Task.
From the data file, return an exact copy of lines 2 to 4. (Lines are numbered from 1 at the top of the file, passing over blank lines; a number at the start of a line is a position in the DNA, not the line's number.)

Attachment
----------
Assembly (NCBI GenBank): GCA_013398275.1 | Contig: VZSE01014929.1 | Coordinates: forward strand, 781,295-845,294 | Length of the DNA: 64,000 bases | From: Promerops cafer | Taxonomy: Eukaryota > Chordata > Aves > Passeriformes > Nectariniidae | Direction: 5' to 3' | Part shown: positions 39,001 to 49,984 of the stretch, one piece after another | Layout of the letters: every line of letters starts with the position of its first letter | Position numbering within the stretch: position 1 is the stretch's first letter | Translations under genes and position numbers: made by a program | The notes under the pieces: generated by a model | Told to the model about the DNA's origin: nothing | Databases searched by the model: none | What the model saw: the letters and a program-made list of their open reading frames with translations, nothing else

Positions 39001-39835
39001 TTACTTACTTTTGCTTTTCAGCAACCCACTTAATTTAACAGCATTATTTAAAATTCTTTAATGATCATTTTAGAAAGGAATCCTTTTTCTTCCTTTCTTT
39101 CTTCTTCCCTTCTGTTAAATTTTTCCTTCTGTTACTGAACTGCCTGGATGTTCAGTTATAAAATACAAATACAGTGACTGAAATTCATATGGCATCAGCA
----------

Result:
Positions 39001-39835
39001 TTACTTACTTTTGCTTTTCAGCAACCCACTTAATTTAACAGCATTATTTAAAATTCTTTAATGATCATTTTAGAAAGGAATCCTTTTTCTTCCTTTCTTT
39101 CTTCTTCCCTTCTGTTAAATTTTTCCTTCTGTTACTGAACTGCCTGGATGTTCAGTTATAAAATACAAATACAGTGACTGAAATTCATATGGCATCAGCA